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Review: ‘Better Call Saul’ Season 2 Episode 6, ‘Bali Ha’i,’ Can’t Find The Perfect Fit

Review: 'Better Call Saul' Season 2 Episode 6, 'Bali Ha'i,' Can't Find The Perfect Fit

LAST WEEK’S REVIEW: ‘Better Call Saul’ Season 2 Episode 5, ‘Rebecca’ Gives Kim the Spotlight

Case Summary

Jimmy’s having trouble sleeping in his fancy Santa Fe apartment, especially since he’s doing it alone. And Kim in Albuquerque doesn’t seem particularly happy either, as she listens to his daily voice-mail serenade. While she’s been freed from document review thanks to Chuck, Hamlin is pissed at her, and she’s left alone in court to defend a motion for the Sandpiper case. They lose the motion, but Rick Schweikart, the opposing attorney, is impressed by her and offers her a job over a nice lunch. Kim’s tempted but unsure and chooses, as a distraction, to call in Jimmy for another Viktor and Giselle con. By the end, maybe they’ve fully reconciled, but Jimmy still seems at odds with his new life.

Oh, and Mike can’t shake off the Salamancas. Yes, plural Salamancas. Don’t worry — we’ll get to that.

Opening Credits Extreme Close-Up

The tattered Yellow Pages, attached to a lonely desert pay phone, advertise for Saul Goodman’s goods and services. Lonely is a word that comes up a lot, this week.

Remembering What Hasn’t Happened Yet (The "Breaking Bad" Tie-In)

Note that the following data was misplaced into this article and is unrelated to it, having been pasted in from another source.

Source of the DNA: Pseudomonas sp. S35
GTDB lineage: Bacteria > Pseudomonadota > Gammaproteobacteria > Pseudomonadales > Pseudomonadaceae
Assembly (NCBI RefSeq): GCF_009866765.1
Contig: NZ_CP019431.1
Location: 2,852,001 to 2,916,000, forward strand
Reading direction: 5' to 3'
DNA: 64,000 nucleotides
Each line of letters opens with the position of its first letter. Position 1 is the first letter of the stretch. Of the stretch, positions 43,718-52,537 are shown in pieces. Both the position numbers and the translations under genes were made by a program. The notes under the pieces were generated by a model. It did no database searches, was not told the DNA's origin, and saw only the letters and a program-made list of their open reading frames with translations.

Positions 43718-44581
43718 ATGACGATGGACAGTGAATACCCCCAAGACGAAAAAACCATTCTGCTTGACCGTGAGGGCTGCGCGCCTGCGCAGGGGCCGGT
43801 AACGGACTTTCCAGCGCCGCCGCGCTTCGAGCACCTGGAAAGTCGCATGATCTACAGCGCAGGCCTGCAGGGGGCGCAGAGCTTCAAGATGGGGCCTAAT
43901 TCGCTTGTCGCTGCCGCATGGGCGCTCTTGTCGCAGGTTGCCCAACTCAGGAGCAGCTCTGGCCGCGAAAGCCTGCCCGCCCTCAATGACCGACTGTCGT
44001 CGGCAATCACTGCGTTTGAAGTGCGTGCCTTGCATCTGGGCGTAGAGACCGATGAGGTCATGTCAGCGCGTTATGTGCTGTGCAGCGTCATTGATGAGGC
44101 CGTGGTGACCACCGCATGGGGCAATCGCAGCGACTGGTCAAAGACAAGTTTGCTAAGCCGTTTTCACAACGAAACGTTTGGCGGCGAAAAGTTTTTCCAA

Proof that nine times out of 10 "Better Call Saul" will reward the idlest of Googling, Kim and Jimmy’s mark, Dale, writes them a check issued by Cradock Marine Bank. Not only is that the same bank which lawyer Dan Wachsberger used to make safe deposit box payments to Mike’s gang in "Breaking Bad," but Cradock Marine’s D.C. branch was the bank at the center of the "X-Files" episode "Monday" (written by Vince Gilligan and John Shiban, and a personal favorite)…

Oh, and yeah. These guys show up.

Hi there, Cousins!

What’s Up With Mike?

So this week, Mike officially declines Hector’s "offer" to take $5,000 in exchange for sparing Tuco the gun charges resulting from the assault two weeks ago. But he does so knowing full well that that’s not the end of the story, and Mike is rarely ever wrong about this stuff. Thus, Hector Salamanca takes Mike seriously after Mike easily subdues an initial round of hired goons and sends Leonel and Marco Salamanca to intimidate Mike — and threaten little Kaylee. The Cousins were a terrifying and predatory force in "Breaking Bad" Season 2, but even if you don’t remember every detail of their largely silent acts of violence, the menace in their brief appearances here still communicates an awful lot. Mike has the balls to stand up to Hector… But only to ask for more money.

Oh, That’s Right, It’s a Period Piece

The noble and beloved answering machine: Oh, we remember them well, especially the way they let you screen your calls when your maybe-boyfriend rings you up every morning for a musical selection from "South Pacific."

Also, Jimmy’s search for late-night entertainment would probably play a lot differently today. Nowadays, someone looking for a televised soporific has no shortage of VOD options. (Random suggestion for any insomniacs with streaming services: HBO original dramas like "Behind the Candelabra" and "Game Change." There’s something about Julianne Moore’s Sarah Palin impression that I find very soothing.)

On The Journey From Jimmy to Saul